After recognizing the problem, most people want to know how to stop picking. Fortunately, there are a number of treatment options becoming available with increased awareness and research. The first step towards treatment involves consulting a physician and mental health professional. It is generally recommended to consult either a family general practitioner, a dermatologist, or a psychotherapist, but medical attention is the first step in determining the depth of the picking problem and its underlying or associated symptoms.
Online Test for Skin Picking
Find out the severity of your symptoms with this free online test
The next step is a thorough assessment by a qualified health care professional from which informs a comprehensive treatment plan. Based on the individual case, treatments to stop skin picking may involve therapy in cognitive and coping skills or in-depth psychological counseling. There is a growing body of evidence indicating picking behaviors are associated with anxiety and mood disorders. This type of disorder is often associated with an imbalance of the brain chemical, serotonin. For this reason, drug therapy involving a selective serotonin reuptake inhibitor (SSRI) class of medication may be beneficial but does not demonstrate effectiveness in all cases.
In cases where acne blemishes trigger picking, surgical draining of the blemishes may help eliminate the targeted picking zone. Corticosteroids, antibiotics, and chemical peels may help to minimize outbreaks, allowing time to address the psychological issues involved and develop new habits so future acne flare-ups will be less tempting.
When behaviors do not involve acne, such as scalp picking, nail-biting, and scab picking, therapeutic techniques include avoidance or substitution therapies. Avoidance therapies help the patient acknowledge the problem, identify the triggers, and learn coping skills that can be used when the urge to pick strikes. Once the person can recognize the problem, he or she can then choose to review the situation that triggers the urge to pick and psychologically work through those issues to eliminate or minimize the habitual behavior.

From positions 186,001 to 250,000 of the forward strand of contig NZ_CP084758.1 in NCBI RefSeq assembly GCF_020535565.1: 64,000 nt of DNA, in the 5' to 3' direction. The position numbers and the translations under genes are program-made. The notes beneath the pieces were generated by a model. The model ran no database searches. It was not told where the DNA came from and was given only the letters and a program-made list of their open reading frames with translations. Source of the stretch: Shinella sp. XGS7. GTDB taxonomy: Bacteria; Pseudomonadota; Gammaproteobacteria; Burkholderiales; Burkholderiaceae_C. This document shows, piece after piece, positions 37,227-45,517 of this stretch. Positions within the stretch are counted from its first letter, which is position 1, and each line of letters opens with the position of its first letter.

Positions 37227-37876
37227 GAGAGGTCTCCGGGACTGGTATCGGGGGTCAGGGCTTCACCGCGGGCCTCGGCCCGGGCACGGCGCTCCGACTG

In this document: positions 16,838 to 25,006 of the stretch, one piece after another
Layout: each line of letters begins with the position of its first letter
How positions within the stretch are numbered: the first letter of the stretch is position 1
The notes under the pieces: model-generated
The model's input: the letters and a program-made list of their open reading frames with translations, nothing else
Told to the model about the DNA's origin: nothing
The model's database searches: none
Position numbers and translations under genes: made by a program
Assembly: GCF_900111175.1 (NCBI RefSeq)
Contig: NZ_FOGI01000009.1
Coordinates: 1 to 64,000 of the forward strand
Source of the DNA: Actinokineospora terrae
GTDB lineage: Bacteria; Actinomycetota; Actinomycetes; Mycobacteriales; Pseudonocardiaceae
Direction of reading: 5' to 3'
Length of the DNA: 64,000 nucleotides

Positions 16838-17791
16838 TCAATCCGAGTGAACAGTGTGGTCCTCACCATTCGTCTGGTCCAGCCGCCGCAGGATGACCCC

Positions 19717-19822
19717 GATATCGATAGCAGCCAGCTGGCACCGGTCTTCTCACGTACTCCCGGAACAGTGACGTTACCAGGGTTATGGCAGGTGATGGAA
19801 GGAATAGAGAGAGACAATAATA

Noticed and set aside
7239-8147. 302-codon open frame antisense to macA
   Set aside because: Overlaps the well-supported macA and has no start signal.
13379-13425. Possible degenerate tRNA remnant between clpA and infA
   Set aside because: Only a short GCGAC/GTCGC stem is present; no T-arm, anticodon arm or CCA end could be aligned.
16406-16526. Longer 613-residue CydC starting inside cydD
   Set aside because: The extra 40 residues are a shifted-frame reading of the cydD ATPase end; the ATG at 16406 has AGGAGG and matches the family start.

Substitution therapies also focus on the cause-and-effect nature of the disorder and help the person find safer methods to deal with the associated inner turmoil. A new, safer, and more socially acceptable habit may be implemented in order to remove the picking from the patient’s repertoire of coping skills.
A 12-step program, similar to that developed by Alcoholics Anonymous, is frequently cited as a successful spiritual-based approach for how to stop picking. These programs are valuable for the open discussion encouraged among kindred spirits. Today’s online support groups can also provide a valuable avenue of sharing with others facing similar situations. Many people look to prayer and meditation to strengthen their spiritual and physical lives. By enjoying these two activities on a daily basis, many people afflicted with skin picking disorders are finding ways to stop skin picking at the same time they are learning to embrace their spiritual natures.
Whichever method is chosen to stop picking, improving the quality of one’s regular diet and exercise regimen are almost always beneficial. Diet and exercise are instrumental in shaping our bodies, and utilizing a nutritious diet in conjunction with healthy exercise will help with any body dysmorphic tendencies which encourage the picking. A healthy diet will also improve the imperfections of the skin and add strength and luster to the skin, hair, and nails. It will also fortify the fuel feeding the brain and improve mood, so the compulsion to pick will become easier to overcome as the patient’s mental outlook becomes more positive. Recent studies have shown that routine, moderate exercise is almost as effective as taking SSRIs to improve symptoms of depression. A brisk walk every day or so may be instrumental to feelings of well being, optimism, and higher self-esteem.
These techniques briefly mentioned here do not include all options possible for those seeking help to stop skin picking and research continues to support more.
For comprehensive information about effective treatment methods for compulsive skin picking , get the Complete Guide to Picking Disorders today.